Since when is racism funny?

Sex and the City 2 is insulting in too many ways to count--but Elizabeth Schulte says there's no contest about who takes the brunt of the abuse.

Carrie and friends vacation in Abu Dhabi in Sex and the City 2Carrie and friends vacation in Abu Dhabi in Sex and the City 2

OH SURE, I know what you're thinking. Do I not have anything better to do than pick on Sex and the City 2? What was I expecting, insightful political commentary? A feminist classic? Don't I realize that no one likes this movie anyway?

But there's a very important reason to pile abuse on the latest incarnation of the Sex and the City franchise: It's incredibly racist.

First, a few admissions: I wasn't much of a fan of the TV show, I don't care much about fashion, and I feel a little ripped off paying $30 for a pair of Vans. I do like comedy. I appreciated one of the common threads of the show--women are sexual beings, and they should be proud and confident about that fact.

The problem was that the characters were so self-absorbed and their lifestyles so removed from most people's that it was hard to care much about them or their sex lives.

In all fairness to the show, though, the movie is a hundred times worse. It creates a spine-chilling caricature of something that was already a caricature to begin with--replete with an endless litany of awful one-liners ("You knew when I married you I was more Coco Chanel than coq au vin") and slow-motion shots of Carrie, Miranda, Samantha and that uptight one, all wearing implausible designer clothes and shoes.

Review: Movies

Sex and the City 2, written and directed by Michael Patrick King, starring Cynthia Nixon, Sarah Jessica Parker, Kim Cattrall and Kristin Davis.

The hope is that the moviemakers are trying to tell us that they have a sense of humor and know this is a really, really stupid movie. A couple times, I actually thought that Sarah Jessica Parker looked right at me and the other people texting in the audience, winked, and said, "Yeah, I know this isn't funny, but I'm making a bazillion dollars off of it. At least."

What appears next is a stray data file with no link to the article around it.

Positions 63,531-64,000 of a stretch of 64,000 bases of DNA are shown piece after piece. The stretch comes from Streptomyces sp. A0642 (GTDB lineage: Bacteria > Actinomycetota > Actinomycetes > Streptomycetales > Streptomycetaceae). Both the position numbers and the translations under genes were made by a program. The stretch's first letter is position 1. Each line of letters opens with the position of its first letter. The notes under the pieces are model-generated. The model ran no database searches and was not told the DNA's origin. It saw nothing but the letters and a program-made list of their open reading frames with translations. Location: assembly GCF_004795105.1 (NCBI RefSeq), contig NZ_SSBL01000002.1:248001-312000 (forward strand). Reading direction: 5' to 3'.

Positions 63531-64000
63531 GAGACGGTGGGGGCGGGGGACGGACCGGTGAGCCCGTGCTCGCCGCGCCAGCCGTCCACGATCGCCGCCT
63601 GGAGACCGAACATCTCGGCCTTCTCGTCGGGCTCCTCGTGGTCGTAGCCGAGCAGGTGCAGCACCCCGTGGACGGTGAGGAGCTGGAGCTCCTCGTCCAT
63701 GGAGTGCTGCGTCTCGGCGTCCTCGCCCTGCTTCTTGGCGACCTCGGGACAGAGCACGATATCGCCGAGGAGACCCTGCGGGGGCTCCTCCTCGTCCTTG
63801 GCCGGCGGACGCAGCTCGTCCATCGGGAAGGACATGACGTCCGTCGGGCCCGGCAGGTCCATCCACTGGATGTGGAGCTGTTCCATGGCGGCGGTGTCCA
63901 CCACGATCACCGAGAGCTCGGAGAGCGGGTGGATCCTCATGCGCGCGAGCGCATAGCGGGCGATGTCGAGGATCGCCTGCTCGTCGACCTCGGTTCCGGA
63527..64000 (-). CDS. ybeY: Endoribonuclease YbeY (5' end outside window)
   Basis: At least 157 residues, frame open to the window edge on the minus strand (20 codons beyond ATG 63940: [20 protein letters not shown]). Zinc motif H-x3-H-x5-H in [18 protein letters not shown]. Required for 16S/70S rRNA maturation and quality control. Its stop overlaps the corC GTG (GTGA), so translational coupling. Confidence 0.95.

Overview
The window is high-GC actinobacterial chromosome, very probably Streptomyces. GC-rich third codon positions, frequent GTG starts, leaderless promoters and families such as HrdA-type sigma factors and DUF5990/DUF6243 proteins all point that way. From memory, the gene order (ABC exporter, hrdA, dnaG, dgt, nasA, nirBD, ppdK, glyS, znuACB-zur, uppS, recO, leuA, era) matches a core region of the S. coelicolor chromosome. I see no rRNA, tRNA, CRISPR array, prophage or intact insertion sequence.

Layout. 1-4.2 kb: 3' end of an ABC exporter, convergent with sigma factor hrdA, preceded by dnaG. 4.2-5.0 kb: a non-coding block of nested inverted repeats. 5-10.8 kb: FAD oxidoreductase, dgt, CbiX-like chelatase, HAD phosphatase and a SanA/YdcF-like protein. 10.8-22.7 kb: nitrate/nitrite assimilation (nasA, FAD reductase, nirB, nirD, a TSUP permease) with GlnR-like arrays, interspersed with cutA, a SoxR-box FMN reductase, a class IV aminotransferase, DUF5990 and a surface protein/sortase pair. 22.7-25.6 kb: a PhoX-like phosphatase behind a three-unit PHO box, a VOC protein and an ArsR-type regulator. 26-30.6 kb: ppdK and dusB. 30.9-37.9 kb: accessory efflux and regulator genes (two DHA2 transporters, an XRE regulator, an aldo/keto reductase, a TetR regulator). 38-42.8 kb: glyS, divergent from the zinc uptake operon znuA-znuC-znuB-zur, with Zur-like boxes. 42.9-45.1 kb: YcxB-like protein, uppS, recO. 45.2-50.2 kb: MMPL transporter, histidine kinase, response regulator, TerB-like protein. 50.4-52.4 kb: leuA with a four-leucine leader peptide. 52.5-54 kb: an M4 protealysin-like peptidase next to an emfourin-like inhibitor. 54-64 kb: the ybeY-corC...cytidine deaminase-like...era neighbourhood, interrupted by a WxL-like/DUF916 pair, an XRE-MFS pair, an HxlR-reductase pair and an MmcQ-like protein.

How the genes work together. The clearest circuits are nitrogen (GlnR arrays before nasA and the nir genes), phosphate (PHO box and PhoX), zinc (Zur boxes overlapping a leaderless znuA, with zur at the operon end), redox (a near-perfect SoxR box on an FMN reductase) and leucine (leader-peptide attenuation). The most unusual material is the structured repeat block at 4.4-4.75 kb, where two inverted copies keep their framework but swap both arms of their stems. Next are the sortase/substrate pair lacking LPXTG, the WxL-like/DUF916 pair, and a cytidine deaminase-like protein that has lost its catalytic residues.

But there are just so many things to hate about this movie. The scene where the two mothers of the group, Miranda and Charlotte, toast "all the women who don't have help"--while sitting in their private bar in a luxury hotel room. And the portrayal of people who don't have children, symbolized by Carrie and Big, as selfish, spoiled and living without purpose. The repeated shots of Miranda's bra-less nanny (they point it out in the movie, it's not just me) jumping and bouncing and jumping didn't help much.

And if you're a woman older than 40--or, god forbid, over 50--who thought it was okay to get older, since that is, after all, what happens...forget about it. Samantha's character is obsessed with beating aging, and has a suitcase of pills and treatments to prove that she can turn back the dreaded clock. If you like menopause jokes, this is your movie.

But I have to say--in the contest for who are the most maligned and insulted people in this movie, it's Arabs and Muslims, hands down.

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THIS FILM runs the gamut of movie racism--from the "Gee, aren't these foreigners and their foreign ways so funny and mysterious" racism of Old Tinsel Town, to the "Be very afraid, Islam is a danger to us all" of today's "war on terror"-obsessed Hollywood.

The premise of the movie is that Samantha has procured an all-expenses-paid trip for the four friends to Abu Dhabi, where a wealthy sheik wants her to promote his obscenely lavish hotel. They start the trip by being given their own white half-a-million-dollar Maybach sedan and a personal servant.

Miranda declares "Abu Dhabi do!" (I swear I'm not making this up), and they're on their way. Channeling the stupidity of an old racist Bob Hope harem movie, they get aboard camels and investigate the local customs. Here come Arab stereotypes as old as Hollywood itself--and don't forget the flying carpet reference.

Carrie marvels as a woman wearing a niqab eats French fries, and Samantha complains about having to cover up her tiny wardrobe, out of respect for the customs and beliefs of the people who live in the country she's visiting. Carrie muses about the woman in the niqab, "It's like they don't want them to have a voice."